By Braum Barber on August 25, 2021.
The first international effort to understand the impact of releasing massive amounts of carbon dioxide and methane into the atmosphere from the burning of oil, gas and coal was published in 1990. Over 30 years later, the Intergovernmental Panel on Climate Change continues to publish the synthesis of climate research based on the efforts of thousands of scientists worldwide.
The latest report continues to tell the same message as previous ones, only with much greater clarity.
It’s not looking good. We are in the midst of a climate emergency with an ever-diminishing amount of time to respond meaningfully. What does a climate catastrophe look like? If you haven’t heard, it is quite grim – even for wealthier nations accustomed to simply buying what they need. The recent IPCC report says that CO2 levels are higher than they’ve been since before the emergence of hominids two million years ago. These greenhouse gases trap a lot of energy in the lower atmosphere. Energy is heat. Climate is shifting northward bringing with it a higher number of extreme-hot days.
Hot air carries more moisture which can cause more extreme rain events, and more frequent and prolonged droughts. Weather extremes reduce food production, as witnessed across the prairies this summer. Secure food production is fundamental for maintaining a stable society.
The extra heat energy will continue to melt snowpack and glaciers, affecting natural river flows and threatening reliable water sources for irrigation, intensive livestock operations, and industry. Coniferous forests are already stressed and replanted clear-cuts will fail to thrive in this warming climate.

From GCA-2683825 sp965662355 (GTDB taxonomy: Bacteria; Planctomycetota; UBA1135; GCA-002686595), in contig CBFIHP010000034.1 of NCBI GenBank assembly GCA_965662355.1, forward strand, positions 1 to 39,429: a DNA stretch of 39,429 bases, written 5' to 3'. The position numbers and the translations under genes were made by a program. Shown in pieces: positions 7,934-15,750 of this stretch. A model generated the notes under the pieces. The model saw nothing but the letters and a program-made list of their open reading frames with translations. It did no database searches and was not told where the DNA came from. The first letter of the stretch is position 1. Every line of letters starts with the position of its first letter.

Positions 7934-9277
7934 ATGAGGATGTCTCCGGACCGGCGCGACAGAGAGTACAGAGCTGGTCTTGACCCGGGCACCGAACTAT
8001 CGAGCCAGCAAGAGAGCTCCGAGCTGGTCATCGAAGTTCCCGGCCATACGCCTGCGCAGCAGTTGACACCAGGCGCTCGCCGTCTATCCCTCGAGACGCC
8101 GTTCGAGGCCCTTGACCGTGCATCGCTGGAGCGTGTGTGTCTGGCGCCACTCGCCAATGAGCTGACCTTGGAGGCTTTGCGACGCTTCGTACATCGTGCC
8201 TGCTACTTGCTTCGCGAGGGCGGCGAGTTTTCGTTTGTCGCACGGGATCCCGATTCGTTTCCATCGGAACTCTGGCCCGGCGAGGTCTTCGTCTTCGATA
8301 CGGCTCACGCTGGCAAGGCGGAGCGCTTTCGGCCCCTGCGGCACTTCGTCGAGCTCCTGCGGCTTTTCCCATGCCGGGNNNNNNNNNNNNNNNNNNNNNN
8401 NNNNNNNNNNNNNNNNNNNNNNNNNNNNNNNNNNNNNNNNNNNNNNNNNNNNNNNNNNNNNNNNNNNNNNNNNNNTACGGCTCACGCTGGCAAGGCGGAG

Dry forests burn, adding even more greenhouse gases to the atmosphere. Diminished forests hold less water for instream flow needs and late-season human uses.
Plants and animals that cannot shift with the climate to which they have adapted will go extinct. New disease and pest vectors will thrive, introducing further challenges to ecosystems on which we rely.
There is more: diminishing Arctic ice, disrupted ocean currents, rising sea levels, greater storm surges and inundation of coastal cities and farmland, ocean acidification, and a massive loss of fecund coral reefs.
The IPCC report is rich in details of the interrelations and impacts of climate disruption within our ecosystems – it is science.
Said more directly, it is warming almost everywhere, it is warming rapidly, it is going to get worse before it gets better, and it will only get better if we reach ‘net zero’ carbon emissions as soon as possible.
To achieve this with some modicum of international fairness is a daunting task. The scientists are not sugar-coating the risks of our continued indifference to greenhouse gas emissions. As one scientist has said: “There is nowhere to run, nowhere to hide.”
And, ultimately, we are all in this together (except, maybe, for a few billionaires hiding out in their prepper-villas in New Zealand).
A fundamental shift of this magnitude will require global cooperation and abundant financing. But there are individual acts that have a collective impact, too.
Waste less food, buy durable goods you really need, reuse and recycle, turn down the thermostat, plant a tree.
The best thing you can do in the near future that could make a difference: vote for a decision-maker willing to act.
Join SAGE this fall in asking what our municipal and federal leaders will do for our collective future and a stable climate. SAGE is a leading voice for a healthy and sustainable community.